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In vitro investigation of the cellular toxicity of boron nitride nanotubes

  • Horváth, Lenke Laboratory of Physics of Complex Matter (LPMC), Ecole Polytechnique Federale de Lausanne, Switzerland - Unit of Anatomy, Department of Medicine, University of Fribourg, Switzerland
  • Magrez, Arnaud Laboratory of Physics of Complex Matter (LPMC), Ecole Polytechnique Federale de Lausanne, Switzerland - Center for Research on Electronically Advanced Materials (CREAM), Ecole Polytechnique Federale de Lausanne, Switzerland
  • Golberg, Dmitri International Center for Materials Nanoarchitectonics (MANA), National Institute for Materials Science (NIMS), Namiki 1-1, Tsukuba, Ibaraki 3050044, Japan
  • Zhi, Chunyi International Center for Materials Nanoarchitectonics (MANA), National Institute for Materials Science (NIMS), Namiki 1-1, Tsukuba, Ibaraki 3050044, Japan
  • Bando, Yoshio International Center for Materials Nanoarchitectonics (MANA), National Institute for Materials Science (NIMS), Namiki 1-1, Tsukuba, Ibaraki 3050044, Japan
  • Smajda, Rita Laboratory of Physics of Complex Matter (LPMC), Ecole Polytechnique Federale de Lausanne, Switzerland
  • Horváth, Endre Laboratory of Physics of Complex Matter (LPMC), Ecole Polytechnique Federale de Lausanne, Switzerland
  • Forró, László Laboratory of Physics of Complex Matter (LPMC), Ecole Polytechnique Federale de Lausanne, Switzerland
  • Schwaller, Beat Unit of Anatomy, Department of Medicine, University of Fribourg, Switzerland
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    15.04.2011
Published in:
  • ACS Nano. - 2011, vol. 5, no. 5, p. 3800–3810
English Nanotubes present one of the most promising opportunities in nanotechnology with a plethora of applications in nanoelectronics, mechanical engineering, as well as in biomedical technology. Due to their structure and some physical properties, boron nitride (BN) nanotubes (BNNTs) possess several advantages over carbon nanotubes (CNTs), and they are now commercially produced and used on a large scale. The human and environmental exposure to BN nanomaterials is expected to increase in the near future, and their biological responses need to be examined. Using complementary assays, we have extensively investigated the effects of BNNTs on the viability and metabolic status of different cell types: on the one hand, the effects on cells present in the lung alveoli, and on the other hand, on human embryonic kidney (HEK) cells. Our results indicate that BNNTs are cytotoxic for all cell types studied and, in most cases, are more cytotoxic than CNTs in their pristine (p-CNT) and functionalized (f-CNT) form. However, the level of toxicity and the prominent morphological alterations in the cell populations withstanding BNNT exposure are cell-type-dependent. For instance, BNNTs induced extensive multinucleated giant cell formation in macrophages and increased levels of eosinophilia in fibroblasts. Finally, our results point the toxicity of tubular nanomaterials to be strongly correlated with the cellular accumulation enhanced for straight nanotubes.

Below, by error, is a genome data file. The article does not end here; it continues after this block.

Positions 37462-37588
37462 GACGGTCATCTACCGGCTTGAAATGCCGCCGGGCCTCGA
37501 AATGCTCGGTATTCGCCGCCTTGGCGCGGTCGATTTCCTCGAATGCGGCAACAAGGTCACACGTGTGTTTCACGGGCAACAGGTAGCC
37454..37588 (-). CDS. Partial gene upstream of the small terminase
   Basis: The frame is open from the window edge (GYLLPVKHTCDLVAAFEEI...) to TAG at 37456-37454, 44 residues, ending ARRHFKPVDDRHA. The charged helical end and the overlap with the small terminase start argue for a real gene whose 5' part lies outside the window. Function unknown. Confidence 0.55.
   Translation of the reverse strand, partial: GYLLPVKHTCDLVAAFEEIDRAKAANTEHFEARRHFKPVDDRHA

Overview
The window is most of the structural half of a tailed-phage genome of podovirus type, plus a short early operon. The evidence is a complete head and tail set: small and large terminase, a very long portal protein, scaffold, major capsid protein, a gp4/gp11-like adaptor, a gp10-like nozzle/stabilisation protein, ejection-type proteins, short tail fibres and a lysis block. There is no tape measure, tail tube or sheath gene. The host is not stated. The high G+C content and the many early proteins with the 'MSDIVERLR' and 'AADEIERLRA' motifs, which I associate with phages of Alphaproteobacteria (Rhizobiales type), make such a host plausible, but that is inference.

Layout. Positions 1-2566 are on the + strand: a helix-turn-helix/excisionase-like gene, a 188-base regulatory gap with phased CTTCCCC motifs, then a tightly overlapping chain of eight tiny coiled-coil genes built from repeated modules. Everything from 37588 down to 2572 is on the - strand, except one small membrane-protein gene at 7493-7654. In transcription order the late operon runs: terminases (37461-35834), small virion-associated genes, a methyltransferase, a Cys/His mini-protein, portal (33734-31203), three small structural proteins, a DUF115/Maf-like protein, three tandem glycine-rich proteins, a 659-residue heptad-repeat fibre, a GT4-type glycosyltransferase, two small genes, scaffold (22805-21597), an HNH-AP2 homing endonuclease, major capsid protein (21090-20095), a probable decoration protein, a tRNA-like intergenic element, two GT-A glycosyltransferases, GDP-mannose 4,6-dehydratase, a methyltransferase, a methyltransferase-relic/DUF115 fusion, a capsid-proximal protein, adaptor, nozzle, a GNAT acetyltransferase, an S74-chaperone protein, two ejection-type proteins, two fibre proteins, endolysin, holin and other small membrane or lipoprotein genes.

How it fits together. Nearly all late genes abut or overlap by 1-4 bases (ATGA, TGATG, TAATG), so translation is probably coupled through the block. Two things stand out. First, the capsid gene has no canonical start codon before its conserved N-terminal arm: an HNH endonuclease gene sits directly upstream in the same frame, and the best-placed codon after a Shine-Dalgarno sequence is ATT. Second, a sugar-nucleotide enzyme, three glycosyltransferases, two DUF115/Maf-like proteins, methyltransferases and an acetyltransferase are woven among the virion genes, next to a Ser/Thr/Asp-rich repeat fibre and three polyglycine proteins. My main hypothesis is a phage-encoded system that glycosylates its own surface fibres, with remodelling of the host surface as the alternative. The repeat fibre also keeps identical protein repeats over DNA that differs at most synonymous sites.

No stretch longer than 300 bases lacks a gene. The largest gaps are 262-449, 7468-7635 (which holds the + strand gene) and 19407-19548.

Faculty
Faculté des sciences et de médecine
Department
Département de Médecine
Language
  • English
Classification
Biology
License
License undefined
Identifiers
Persistent URL
https://folia.unifr.ch/unifr/documents/301928
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